Oil Spill Attorneys’ Fees Upheld

     NEW ORLEANS (CN) – The 5th Circuit this week upheld a federal judge’s order giving 6 percent of all Deepwater Horizon settlements or awards to 18 court-appointed plaintiff attorneys.
     The 1-page order from a three-judge panel states without explanation: “It is ordered that the writ of mandamus is denied.”
     Attorneys who are not members of the plaintiff steering committee in the oil spill litigation had asked the 5th Circuit to overturn U.S. District Judge Carl Barbier’s order on the 6 percent fees.
     Attorneys who are not on the steering committee argued that because BP stepped up as the party responsible for the oil spill and set up a $20 billion fund to pay victims before the plaintiff steering committee was created, it is unreasonable for the steering committee to claim that it had anything to do with BP’s claims payment process.
     BP established a claims payment process through the Gulf Coast Claims Facility, establishing a $20 billion fund in August 2010, after the April 20, 2010 oil spill that killed 11 and set off the worst environmental disaster in U.S. history.
     In October 2010, the court-appointed plaintiff steering committee was created to coordinate the more than 100,000 oil spill litigants whose consolidated lawsuits are being overseen by Judge Barbier in New Orleans Federal Court.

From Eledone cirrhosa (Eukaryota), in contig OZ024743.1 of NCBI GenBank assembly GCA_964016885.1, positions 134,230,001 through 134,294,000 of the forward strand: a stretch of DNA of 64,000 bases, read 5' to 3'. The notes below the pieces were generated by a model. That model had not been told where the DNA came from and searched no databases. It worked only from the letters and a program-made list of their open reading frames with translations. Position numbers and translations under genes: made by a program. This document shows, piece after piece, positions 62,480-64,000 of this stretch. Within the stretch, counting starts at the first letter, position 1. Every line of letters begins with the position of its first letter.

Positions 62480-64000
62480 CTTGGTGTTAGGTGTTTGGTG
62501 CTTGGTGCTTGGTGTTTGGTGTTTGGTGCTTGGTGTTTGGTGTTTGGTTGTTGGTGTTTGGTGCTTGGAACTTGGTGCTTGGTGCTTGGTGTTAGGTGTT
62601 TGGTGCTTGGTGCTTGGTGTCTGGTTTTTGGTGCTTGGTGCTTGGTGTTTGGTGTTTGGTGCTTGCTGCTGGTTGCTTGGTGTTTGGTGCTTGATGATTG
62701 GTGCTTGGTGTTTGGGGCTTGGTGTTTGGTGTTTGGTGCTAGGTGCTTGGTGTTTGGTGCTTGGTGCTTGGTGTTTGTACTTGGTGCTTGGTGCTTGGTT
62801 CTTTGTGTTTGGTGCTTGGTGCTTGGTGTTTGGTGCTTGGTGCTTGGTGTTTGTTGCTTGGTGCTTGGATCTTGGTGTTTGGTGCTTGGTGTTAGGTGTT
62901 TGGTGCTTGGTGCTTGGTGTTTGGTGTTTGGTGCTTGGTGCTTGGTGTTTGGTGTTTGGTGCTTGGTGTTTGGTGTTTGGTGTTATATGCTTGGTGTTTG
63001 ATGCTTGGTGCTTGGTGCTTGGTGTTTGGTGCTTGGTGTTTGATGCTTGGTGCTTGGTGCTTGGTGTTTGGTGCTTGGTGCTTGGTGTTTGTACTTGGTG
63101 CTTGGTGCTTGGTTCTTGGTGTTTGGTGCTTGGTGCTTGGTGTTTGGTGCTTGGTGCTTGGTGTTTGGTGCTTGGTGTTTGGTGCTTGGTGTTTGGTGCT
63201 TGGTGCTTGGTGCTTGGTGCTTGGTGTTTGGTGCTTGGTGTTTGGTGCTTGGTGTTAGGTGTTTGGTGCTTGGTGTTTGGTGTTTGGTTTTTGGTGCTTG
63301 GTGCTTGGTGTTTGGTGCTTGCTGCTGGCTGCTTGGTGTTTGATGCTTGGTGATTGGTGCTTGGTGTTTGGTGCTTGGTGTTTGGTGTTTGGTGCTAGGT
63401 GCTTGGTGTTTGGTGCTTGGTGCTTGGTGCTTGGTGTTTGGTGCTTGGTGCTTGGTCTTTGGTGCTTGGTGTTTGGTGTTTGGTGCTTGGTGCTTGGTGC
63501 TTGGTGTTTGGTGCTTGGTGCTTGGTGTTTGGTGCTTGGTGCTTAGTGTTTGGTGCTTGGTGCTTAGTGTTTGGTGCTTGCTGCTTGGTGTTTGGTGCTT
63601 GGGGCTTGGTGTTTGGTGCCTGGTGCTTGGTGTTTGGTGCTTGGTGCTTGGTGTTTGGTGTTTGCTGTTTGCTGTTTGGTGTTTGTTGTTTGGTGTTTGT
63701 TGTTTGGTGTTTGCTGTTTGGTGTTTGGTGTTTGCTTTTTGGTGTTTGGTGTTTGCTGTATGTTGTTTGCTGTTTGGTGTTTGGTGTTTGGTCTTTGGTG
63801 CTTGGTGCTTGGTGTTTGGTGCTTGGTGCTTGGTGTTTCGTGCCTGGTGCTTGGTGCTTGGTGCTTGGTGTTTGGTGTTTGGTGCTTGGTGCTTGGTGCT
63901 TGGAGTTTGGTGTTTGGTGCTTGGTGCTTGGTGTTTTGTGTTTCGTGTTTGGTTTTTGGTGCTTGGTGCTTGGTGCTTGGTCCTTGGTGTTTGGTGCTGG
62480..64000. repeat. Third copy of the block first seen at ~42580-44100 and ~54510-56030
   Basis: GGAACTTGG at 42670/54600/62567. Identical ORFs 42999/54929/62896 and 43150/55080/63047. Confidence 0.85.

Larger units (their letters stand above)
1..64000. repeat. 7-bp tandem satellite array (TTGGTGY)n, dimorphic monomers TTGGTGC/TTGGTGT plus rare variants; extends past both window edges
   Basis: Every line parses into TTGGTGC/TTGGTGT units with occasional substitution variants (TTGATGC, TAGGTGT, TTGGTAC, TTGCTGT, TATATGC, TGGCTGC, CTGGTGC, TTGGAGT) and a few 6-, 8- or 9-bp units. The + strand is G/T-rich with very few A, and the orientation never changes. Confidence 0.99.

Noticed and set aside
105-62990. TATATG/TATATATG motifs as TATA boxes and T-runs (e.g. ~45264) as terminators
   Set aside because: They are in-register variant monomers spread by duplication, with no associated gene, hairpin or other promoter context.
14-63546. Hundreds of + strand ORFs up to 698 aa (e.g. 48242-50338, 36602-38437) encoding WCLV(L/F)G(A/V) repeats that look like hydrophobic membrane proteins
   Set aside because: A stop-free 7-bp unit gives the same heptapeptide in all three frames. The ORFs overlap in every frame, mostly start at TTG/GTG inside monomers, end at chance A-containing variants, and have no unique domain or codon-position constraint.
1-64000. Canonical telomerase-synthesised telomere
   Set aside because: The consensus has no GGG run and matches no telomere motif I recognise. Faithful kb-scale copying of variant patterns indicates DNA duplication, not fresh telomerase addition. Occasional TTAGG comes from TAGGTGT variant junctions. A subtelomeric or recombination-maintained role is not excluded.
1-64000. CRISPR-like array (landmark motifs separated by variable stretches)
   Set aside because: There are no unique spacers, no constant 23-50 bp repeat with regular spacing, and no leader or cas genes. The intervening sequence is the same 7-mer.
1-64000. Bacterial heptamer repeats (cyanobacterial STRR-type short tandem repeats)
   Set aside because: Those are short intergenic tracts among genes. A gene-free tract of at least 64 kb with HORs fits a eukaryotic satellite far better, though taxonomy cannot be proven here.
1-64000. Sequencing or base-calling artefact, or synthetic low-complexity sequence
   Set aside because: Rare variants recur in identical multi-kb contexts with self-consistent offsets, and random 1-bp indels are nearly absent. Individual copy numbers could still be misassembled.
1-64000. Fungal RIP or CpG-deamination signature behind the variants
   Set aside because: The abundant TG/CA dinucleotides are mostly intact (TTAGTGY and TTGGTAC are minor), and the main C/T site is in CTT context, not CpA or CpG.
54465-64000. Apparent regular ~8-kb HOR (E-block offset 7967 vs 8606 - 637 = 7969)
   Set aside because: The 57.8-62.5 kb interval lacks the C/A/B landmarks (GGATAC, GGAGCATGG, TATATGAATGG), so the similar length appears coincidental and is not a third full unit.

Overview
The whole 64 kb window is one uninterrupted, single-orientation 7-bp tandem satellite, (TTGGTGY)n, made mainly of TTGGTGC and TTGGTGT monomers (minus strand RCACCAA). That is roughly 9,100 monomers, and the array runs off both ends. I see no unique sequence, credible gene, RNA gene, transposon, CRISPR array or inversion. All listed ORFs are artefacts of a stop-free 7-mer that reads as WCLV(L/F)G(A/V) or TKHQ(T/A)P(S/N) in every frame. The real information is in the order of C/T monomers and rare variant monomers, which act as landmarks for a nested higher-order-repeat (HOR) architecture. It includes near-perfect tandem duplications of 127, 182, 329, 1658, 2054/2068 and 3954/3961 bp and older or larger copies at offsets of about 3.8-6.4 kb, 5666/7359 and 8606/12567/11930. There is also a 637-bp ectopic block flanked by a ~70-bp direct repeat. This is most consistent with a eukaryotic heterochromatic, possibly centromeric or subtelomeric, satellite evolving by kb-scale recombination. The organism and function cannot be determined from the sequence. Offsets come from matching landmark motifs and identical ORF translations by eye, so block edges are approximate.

Anthony Buzbee, a Houston-based attorney not on the plaintiff steering committee, was among the attorneys who appealed Barbier’s ruling to the 5th Circuit.
     Buzbee filed a writ of mandamus on behalf of Gabriel Sanchez, a Gulf Coast fisherman and boat captain who has been offered a $66,000 settlement through BP’s Gulf Coast Claims Facility.
     “This is not a situation where a plaintiff’s steering committee’s work has been responsible for establishing a settlement corpus, and certain claimants are attempting to avoid compensating the committee for its efforts,” Buzbee’s writ of mandamus states.
     “Instead, this is a situation where a court has ordered the GCCF – without a hearing – to hold back monies that ultimately could exceed $700 million ($13 billion multiplied by .06) of a fund already set aside to pay claims, without the PSC ever establishing – or even attempting to establish – that the PSC has benefited any of the claimants.” (Parentheses in original)
     Buzbee’s document add: “The PSC has conferred no benefit to petitioner, and has not even attempted to do so … Indeed, the PSC has, at times, intentionally or not, worked against the interests of many claimants and their counsel outside this litigation.”
     The first oil spill trial will focus on the Deepwater Horizon explosion. Trial begins Feb. 27 and is expected to last 3 months.

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